Manco Inca

Manco Inca




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Manco Inca


In November of 1533, Francisco Pizarro and his men discovered a seventeen year old boy. He was the son of the great Inca King Huayna Capac, and the brother of Princes Huascar and Atahualpa. His name was Manco Inca. Ever since the father Huayna Capac had died from the European disease small pox, his brothers Huascar and Atahualpa had been in a fierce civil war for control over the Inca Empire. Manco had been hiding from Atahualpa’s men so that they wouldn’t find him and kill him. Pizarro came up with an idea. He had just assassinated Atahualpa and he knew that the people of Cuzco had sided with the Huascar. He also knew that the people of Cuzco had been bitterly oppressed by Atahualpa. If he could convince Manco Inca to side with him then he could enter the city of Cuzco and pretend to be a liberator.

Before long, Manco Inca became extremely suspicious of the Pizarro brothers. One night, a group of Spanish assassins killed Manco’s half-brother Atoc-Sopa. Then, soon afterward an attempt was made on Manco’s life. Next, the Spaniards began pestering Manco for more and more gold and silver. They also wanted the Inca royal women. Then one day Francisco Pizarro’s half-brother Gonzalo took an

interest in Manco Inca’s beautiful wife Cura Ocllo. His advances completely scandalized Inca society. There were no laws to stop Gonzalo and he did as he pleased. Soon Manco gathered up more gold and silver and had it delivered to Gonzalo, but he insisted on having Queen Cura Ocllo.

Then, with each passing day things got worse and worse. Manco now realized that he had been totally deceived. Then in November of 1535, the Pizarro’s arrested Manco, but he soon escaped. At once he declared war on the Spanish Empire. Shortly afterward the Spaniards began sending troops into the Andes looking for him. Manco had another plan, he assembled a force between of 200,000 Inca warriors around the city of Cuzco, and demanded the Spanish leave. The fighting continued for a full year until the Inca finally retreated.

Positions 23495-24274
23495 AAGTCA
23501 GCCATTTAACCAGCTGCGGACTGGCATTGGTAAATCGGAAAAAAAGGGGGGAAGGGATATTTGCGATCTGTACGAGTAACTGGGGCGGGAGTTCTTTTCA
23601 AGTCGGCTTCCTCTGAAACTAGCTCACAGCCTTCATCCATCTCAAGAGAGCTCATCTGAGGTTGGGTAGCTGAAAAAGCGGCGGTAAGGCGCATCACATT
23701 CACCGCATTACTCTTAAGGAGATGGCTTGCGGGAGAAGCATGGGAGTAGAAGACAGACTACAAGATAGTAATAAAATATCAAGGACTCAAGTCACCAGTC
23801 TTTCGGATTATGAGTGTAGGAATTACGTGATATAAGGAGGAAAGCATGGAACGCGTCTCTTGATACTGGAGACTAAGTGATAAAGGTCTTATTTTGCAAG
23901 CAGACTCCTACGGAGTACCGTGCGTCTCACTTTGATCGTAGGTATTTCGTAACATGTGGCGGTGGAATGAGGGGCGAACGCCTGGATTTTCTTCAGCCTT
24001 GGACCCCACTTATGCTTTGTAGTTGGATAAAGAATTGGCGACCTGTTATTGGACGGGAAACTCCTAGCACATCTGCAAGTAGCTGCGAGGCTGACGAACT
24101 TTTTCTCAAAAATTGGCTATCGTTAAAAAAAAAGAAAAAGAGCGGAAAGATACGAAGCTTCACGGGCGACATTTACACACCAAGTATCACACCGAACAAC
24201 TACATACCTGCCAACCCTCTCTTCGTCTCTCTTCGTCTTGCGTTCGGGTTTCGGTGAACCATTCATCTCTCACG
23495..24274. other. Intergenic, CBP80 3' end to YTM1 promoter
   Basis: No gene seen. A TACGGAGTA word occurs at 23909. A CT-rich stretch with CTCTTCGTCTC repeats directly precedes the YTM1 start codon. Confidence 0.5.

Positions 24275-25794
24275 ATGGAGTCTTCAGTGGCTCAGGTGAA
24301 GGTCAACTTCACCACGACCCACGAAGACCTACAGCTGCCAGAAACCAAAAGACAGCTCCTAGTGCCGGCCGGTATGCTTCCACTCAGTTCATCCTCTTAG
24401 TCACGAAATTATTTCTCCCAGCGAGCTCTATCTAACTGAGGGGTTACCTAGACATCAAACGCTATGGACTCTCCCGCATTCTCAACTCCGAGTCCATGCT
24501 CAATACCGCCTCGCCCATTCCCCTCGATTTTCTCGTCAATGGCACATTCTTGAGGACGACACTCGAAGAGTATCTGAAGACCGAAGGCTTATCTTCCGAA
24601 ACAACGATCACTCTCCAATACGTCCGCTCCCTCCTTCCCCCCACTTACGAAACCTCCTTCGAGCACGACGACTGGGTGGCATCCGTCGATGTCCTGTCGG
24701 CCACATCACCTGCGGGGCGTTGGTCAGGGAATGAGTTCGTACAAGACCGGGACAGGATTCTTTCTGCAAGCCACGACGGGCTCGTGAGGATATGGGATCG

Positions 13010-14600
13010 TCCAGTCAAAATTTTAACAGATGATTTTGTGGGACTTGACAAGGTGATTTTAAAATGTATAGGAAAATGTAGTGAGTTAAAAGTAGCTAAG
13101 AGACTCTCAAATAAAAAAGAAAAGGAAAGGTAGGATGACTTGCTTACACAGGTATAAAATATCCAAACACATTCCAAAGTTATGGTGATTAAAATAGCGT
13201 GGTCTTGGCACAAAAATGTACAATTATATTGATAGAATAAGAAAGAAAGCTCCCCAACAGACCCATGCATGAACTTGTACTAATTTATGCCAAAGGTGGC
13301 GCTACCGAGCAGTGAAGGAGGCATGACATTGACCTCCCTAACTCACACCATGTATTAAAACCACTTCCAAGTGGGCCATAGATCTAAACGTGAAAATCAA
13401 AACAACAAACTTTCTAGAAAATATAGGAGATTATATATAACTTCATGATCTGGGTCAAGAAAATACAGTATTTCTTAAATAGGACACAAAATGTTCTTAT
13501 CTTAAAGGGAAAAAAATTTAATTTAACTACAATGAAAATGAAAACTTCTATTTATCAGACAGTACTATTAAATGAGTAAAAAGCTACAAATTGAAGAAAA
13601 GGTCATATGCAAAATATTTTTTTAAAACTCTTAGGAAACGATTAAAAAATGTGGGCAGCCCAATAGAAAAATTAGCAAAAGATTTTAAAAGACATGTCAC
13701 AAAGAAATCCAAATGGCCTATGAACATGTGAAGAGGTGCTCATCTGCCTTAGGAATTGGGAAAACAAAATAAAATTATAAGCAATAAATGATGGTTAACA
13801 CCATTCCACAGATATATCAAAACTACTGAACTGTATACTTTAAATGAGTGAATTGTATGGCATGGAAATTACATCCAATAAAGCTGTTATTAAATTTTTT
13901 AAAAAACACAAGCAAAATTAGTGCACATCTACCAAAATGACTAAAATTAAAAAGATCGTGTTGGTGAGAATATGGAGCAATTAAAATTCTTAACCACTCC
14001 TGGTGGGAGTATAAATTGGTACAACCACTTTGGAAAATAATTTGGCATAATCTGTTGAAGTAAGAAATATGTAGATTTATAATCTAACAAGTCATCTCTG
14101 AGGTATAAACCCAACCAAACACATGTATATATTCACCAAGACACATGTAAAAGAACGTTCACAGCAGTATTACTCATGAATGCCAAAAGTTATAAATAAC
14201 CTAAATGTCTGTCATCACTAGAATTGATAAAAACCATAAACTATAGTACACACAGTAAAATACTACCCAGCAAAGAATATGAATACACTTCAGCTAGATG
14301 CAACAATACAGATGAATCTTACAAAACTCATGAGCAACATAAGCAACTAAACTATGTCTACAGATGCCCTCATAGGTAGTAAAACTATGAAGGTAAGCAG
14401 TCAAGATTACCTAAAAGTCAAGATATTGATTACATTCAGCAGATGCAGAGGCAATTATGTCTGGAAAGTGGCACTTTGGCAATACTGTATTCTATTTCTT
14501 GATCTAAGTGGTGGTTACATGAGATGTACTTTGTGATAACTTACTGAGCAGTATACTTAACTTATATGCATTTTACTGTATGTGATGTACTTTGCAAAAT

Manco and his people built a new Inca capital and called it Vilcabamba. It was more than 100 miles from Cuzco, but that didn't stop the Pizarro brothers. They looked and looked for Manco, and then, in April of 1539, they reached Vilacamba. Almost immediately they captured Queen Cura and used her for target practice, firing volumes of bamboo arrows into her body. Then, Gonzalo Pizarro had her riddled body floated in a basket down the Vilcanota River where it would be eventually found by Manco.

On June 23, 1541, Francisco Pizarro was assassinated by men who were bitter that the Pizarro’s had ended up with all of the riches. Before long, the same men who killed Pizarro showed up in Manco Inca's camp seeking refuge. Manco’s men wanted them killed, but Manco welcomed them because they had killed Pizarro. Then in an attempt to win a pardon from the King of Spain they killed Manco. The Spaniards tried to flee on horseback, but they were soon hunted down by Manco's men and killed.